The mids are where the OTL begins to “break with tradition”. Overall the mids are ever so slightly forward. While the lower mids are nicely weighted, warm and punchy, the upper mids are smooth but somewhat pulled back and thinner. This results is a very powerful low end, where guitars and synth instruments have wonderful analog girth and tonality, but vocals sound quite ethereal and even wispy. I say this as a matter of fact, rather than a critique, as for some this is exactly what they look for. The mids on the whole are lovely, very detailed with great resolution. The upper mids are smoother, velvety and with a lot of air, thought I will admit that it isn’t exactly the most true to life tuning. Male vocals are rich and full, but female vocals -or nasal male vocals- sound a bit thinner and pulled back, giving that ethereal quality that takes it a bit out of reference for my tastes. For example, when listening to a guitar solo that starts lower on the neck I hear a true to life rendition of their tone, but as the solo builds and they play higher on the neck, the notes start to get thinner and less realistic. Perhaps thinner isn’t the operative word, I don’t want to paint a picture of thin and weak, it’s more that they get more delicate, more airy, and less body than further below. Both Jewel and Ragnar have exquisite mids, and the OTL helps them both to shine. While the Jewel is more even and reference in the mids, the Ragnar leans slightly more to the ethereal side, so with OTL I preferred Jewel vs Ragnar. That’s really just a personal preference thing of course. If you like the ethereal vibe the Ragnar and OTL mids presentation is quite stunning. The OTL did smooth out some of the pinna gain on the Jewel, which was nice on certain tracks.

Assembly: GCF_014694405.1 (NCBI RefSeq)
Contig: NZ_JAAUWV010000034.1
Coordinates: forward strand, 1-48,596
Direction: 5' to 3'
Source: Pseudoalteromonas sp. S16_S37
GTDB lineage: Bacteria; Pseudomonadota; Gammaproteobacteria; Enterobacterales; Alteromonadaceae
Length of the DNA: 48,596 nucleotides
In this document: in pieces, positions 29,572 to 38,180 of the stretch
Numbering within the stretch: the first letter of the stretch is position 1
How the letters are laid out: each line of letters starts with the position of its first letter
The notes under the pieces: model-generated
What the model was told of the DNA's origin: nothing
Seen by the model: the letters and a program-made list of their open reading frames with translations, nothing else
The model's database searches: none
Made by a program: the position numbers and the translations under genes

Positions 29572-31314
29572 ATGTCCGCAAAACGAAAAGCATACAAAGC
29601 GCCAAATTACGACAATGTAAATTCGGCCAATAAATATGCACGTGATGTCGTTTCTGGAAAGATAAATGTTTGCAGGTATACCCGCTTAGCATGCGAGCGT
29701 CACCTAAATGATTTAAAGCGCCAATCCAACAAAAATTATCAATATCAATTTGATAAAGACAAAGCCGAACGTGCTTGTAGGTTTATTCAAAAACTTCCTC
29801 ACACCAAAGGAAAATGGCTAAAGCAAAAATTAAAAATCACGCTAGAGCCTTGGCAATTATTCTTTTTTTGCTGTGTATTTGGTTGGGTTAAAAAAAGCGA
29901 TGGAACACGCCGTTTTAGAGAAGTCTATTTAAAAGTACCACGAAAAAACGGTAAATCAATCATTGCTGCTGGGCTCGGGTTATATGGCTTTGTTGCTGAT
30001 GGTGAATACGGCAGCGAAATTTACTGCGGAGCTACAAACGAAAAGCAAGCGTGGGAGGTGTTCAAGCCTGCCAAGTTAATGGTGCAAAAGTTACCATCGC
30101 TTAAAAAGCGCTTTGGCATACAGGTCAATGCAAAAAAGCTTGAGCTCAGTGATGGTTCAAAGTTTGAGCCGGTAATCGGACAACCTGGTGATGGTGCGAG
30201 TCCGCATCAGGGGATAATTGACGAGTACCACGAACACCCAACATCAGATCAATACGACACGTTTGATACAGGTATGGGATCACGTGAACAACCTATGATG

This is where the OTL shines for days, literally. You could say that the Eletech sound puts special focus and attention to their treble and perhaps some could call the OTL bright on top, but I think it’s perfectly done considering the rest of the spectrum. It doesn’t sound out of place at all. The OTL treble is beautifully done, with a wonderful sense of air and space, with that trademark shimmer that feels like someone is sprinkling golden speckles in the air as they reflect light and dance about. I head this with the Illiad and Aeneid, but it was’t as gorgeous and convincing as the presentation here on the OTL. The vertical dynamics are lust worthy, and the staging here is ambitious to say the least. This is again not the most realistic, real to life tuning, focusing more on the ethereal and beautiful vs accurate. In no way meant as a critique, merely mentioning that for a true reference listener such a myself, I did find that it pulled me out of the bath of sonic bliss a few times when things didn’t sound quite like a knew them to be. While on some tracks the OTL was on the verge of too bright for me, I did find it extremely enjoyable, and some of the best treble I have heard. I mentioned earlier that there is a bit of an increase in treble energy with the OTL, but I would like to adjust my wording, as I find it more of a treble focus rather than an increase in treble energy. Yes, there is a good amount lot of treble, but the treble is smooth, natural and very easy to listen to. The FTS as a comparison, has a very smooth analog overall signature with an uptick in treble energy, which makes me notice it over the rest of the spectrum. The OTL has an energetic sound overall, with a focus on the treble, so while the focus is there I didn’t find the energy there to be out of place, or overly emphasized with the rest of the spectrum.